One of the biggest problems the Android manufacturers face is getting the new versions of Android on all their phones and do it in a timely manner, too. I still don't think that manufacturers focus all that much on updating all their phones to new versions, because they have little incentive to do that after they've already sold them to consumers.
Even if Android is free, it still costs them to implement the software on their hardware, especially if they have multiple variations of the hardware, use different chips and so on. This job gets even harder when you take into account that most of them still don't use the stock version of Android, and they prefer to add their own customization to it. This not only adds to development time, but also to the testing time, because now they have to worry about bugs that wouldn't have been there if they just the stock version of Android.
Testing is a very big part of the process because they can't just sell products that cost hundreds of dollars to customers only for them to see later that their phones can't accomplish some very important tasks. This would give them very bad PR, which would later result in loss of sales.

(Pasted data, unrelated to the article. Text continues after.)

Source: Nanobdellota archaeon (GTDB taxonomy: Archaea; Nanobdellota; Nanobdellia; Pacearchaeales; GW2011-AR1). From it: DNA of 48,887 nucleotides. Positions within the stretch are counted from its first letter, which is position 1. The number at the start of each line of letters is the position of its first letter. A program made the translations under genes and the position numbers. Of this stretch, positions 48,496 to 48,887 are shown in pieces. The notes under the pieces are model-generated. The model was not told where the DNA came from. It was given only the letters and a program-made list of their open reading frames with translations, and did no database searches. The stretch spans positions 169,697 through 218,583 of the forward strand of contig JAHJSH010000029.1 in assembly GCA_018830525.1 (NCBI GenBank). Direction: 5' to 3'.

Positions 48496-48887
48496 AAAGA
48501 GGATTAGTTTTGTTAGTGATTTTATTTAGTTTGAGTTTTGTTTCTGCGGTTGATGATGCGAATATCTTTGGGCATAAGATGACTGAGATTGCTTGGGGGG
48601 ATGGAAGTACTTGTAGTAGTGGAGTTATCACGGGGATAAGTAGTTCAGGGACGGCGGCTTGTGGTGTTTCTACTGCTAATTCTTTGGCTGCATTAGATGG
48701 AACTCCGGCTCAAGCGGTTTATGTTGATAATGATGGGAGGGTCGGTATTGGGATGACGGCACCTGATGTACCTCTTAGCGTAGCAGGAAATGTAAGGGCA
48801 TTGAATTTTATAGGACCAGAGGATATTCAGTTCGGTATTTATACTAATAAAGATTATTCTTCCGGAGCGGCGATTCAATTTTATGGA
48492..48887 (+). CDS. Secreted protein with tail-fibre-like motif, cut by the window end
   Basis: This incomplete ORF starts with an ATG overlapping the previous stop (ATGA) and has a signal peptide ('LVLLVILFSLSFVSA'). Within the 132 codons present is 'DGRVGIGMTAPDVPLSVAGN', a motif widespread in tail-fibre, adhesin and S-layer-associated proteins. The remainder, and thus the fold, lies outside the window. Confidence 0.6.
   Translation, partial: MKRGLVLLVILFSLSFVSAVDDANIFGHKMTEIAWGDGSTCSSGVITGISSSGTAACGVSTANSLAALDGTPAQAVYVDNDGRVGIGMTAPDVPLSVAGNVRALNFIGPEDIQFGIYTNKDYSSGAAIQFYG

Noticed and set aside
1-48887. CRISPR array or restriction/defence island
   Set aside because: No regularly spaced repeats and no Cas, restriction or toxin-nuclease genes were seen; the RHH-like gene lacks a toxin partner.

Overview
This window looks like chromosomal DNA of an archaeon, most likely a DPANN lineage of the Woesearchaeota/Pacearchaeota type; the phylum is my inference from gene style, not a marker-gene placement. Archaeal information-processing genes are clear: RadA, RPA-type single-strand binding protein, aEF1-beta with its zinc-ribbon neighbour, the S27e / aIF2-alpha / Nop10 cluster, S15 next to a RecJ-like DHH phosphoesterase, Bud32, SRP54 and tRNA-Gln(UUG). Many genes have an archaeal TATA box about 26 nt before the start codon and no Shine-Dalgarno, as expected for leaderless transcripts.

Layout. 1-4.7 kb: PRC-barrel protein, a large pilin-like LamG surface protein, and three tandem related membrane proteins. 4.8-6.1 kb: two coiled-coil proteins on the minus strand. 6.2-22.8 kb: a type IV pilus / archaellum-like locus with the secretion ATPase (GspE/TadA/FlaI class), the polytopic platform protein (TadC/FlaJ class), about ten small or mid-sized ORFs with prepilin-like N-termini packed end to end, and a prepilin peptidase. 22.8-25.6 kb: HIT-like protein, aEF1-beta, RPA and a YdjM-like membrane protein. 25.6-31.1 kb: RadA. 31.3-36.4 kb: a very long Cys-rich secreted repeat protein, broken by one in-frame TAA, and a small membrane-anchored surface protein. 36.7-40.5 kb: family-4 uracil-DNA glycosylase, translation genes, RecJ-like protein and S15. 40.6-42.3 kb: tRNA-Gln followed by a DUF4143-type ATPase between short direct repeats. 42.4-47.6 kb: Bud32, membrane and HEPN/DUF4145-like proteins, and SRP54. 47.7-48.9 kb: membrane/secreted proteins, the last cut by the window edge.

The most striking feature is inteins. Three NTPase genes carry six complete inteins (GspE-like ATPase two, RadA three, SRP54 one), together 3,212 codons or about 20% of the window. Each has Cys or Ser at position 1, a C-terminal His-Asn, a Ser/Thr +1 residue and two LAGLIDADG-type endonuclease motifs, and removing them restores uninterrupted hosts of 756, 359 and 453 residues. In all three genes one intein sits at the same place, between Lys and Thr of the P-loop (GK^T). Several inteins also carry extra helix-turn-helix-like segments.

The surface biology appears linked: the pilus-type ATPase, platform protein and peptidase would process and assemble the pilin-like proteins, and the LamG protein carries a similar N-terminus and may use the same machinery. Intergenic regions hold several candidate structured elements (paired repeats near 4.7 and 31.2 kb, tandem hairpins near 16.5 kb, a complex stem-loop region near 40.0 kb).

This is why the testing is also done intensively by the carriers as well, because they want to make sure the phones work very well with their network, and they don't experience dropped calls, poor data transmission, or and unusual drop in battery life because of their network or because of the phone's software. Companies like Sony and Motorola actually blame the carriers for the biggest delays, and I'm inclined to believe them considering how late the Galaxy S received its updates in USA compared to Europe, even though it was pretty much the same hardware.
Android 4.0 might make it easier for manufacturers to update their code, but in the end without some way to bypass the carriers completely, it will still depend mainly on the carriers when the updates show up, that is if the manufacturers decide to make them in the first place.